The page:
Research has shown that the coronavirus is highly contagious and can linger in rooms and toilets. In Singapore, a cluster identified at Safra Jurong in March was linked to a private dinner function from which 47 cases were detected.
So you may be wondering, how does the coronavirus spread among people and what’s the extent of the spread?
Japan’s national broadcasting organisation NHK conducted an experiment to show just how quickly someone with COVID-19 can spread the virus to others in the same room within a span of just 30 minutes.
In the experiment, 10 participants simulated a buffet scenario, with one person designated as an infected person.
Presuming that the man had coughed into his hand, an invisible fluorescent paint was applied onto his palm as a representation of the virus lingering on his skin. Under blacklight, the paint glows pale, so viewers can see the effect of the spread.
After 30 minutes, the results were pretty alarming.
How does the coronavirus spread among people and what’s the extent of the spread? | Photo: iStock
It was found that the paint had spread to the hands of all participants, and had even gotten on the faces of three people. Plates, clothes and serving utensils such as the beverage handle and tongs were also contaminated.
Watch the full video here.
Separately, another experiment conducted by NHK in the same setting showed vastly different results under different conditions. As a countermeasure against the infection, dishes were separated and sharing utensils were changed more frequently.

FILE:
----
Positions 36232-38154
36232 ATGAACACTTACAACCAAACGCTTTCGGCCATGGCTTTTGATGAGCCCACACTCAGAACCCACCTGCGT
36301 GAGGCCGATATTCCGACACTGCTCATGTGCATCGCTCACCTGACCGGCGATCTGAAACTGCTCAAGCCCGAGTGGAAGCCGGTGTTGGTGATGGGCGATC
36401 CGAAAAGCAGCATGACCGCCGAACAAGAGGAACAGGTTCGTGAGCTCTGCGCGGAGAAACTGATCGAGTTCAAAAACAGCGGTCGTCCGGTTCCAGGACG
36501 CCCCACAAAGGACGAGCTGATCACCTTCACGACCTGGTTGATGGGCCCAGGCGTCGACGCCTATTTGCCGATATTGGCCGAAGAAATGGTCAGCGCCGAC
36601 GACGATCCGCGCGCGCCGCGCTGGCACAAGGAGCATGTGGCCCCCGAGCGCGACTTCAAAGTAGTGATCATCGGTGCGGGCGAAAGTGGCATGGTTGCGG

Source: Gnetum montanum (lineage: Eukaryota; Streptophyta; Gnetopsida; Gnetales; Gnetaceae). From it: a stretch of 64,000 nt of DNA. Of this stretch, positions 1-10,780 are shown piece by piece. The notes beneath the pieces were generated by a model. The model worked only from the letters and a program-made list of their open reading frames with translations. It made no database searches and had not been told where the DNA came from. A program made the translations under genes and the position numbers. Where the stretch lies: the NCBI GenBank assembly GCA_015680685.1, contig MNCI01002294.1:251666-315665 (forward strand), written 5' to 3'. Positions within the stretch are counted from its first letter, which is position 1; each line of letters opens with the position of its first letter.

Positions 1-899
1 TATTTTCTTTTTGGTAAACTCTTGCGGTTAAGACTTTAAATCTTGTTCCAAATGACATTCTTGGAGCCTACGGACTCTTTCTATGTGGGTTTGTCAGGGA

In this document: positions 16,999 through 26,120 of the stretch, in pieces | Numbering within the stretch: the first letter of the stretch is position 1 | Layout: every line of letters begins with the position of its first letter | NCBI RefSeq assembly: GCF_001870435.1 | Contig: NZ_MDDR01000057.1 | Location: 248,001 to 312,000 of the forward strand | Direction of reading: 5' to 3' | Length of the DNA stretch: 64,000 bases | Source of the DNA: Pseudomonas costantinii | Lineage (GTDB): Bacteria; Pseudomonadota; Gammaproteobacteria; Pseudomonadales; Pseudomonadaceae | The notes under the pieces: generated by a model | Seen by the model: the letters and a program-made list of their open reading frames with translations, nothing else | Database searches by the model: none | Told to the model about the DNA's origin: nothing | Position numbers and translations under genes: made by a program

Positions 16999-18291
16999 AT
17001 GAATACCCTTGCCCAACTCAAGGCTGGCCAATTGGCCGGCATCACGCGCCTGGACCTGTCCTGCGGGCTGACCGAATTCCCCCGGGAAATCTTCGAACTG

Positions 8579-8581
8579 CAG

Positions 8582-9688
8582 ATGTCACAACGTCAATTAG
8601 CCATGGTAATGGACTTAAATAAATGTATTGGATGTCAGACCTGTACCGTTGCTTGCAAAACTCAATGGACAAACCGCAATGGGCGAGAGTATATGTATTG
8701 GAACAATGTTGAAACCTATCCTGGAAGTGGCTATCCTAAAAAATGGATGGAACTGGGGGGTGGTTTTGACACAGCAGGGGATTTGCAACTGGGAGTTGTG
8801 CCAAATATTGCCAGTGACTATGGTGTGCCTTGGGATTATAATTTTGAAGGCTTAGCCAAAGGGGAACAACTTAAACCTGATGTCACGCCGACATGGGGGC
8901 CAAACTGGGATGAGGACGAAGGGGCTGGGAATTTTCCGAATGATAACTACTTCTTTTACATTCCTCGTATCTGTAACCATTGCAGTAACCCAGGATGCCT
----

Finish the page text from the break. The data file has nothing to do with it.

Participants were also encouraged to clean their hands diligently throughout the meal as well.
The results showed that the spread of the paint on all the participants’ hands dropped by 97 per cent in the second experiment compared to the first, and the ‘virus’ was not detected on participants’ faces.
Even wearing personal protective equipment such as gloves is not enough if hygiene practises are not observed. | Photo: iStock
While we may be sitting at home complaining about the circuit-breaker extension and the boredom it brings, these experiments show the importance of social distancing and proper hygiene.
Even wearing personal protective equipment such as gloves is not enough if hygiene practises are not observed.
Being complacent while wearing protective gear may even lead to a higher rate of cross-contamination, as shown in a recent viral video by a nurse in the US.
Using paint to represent coronavirus particles, she showed how germs can be transferred from one surface to another, from mindlessly touching other things and then using the same hands to touch your phone and face.
Witnessing how easily the “coronavirus” spreads to others in these videos, it’s even more essential for everyone to stay home and to wash your hands regularly.
Lead image via Screengrab/YouTube/NHK
This post was first published in AsiaOne and republished on theAsianparent with permission.
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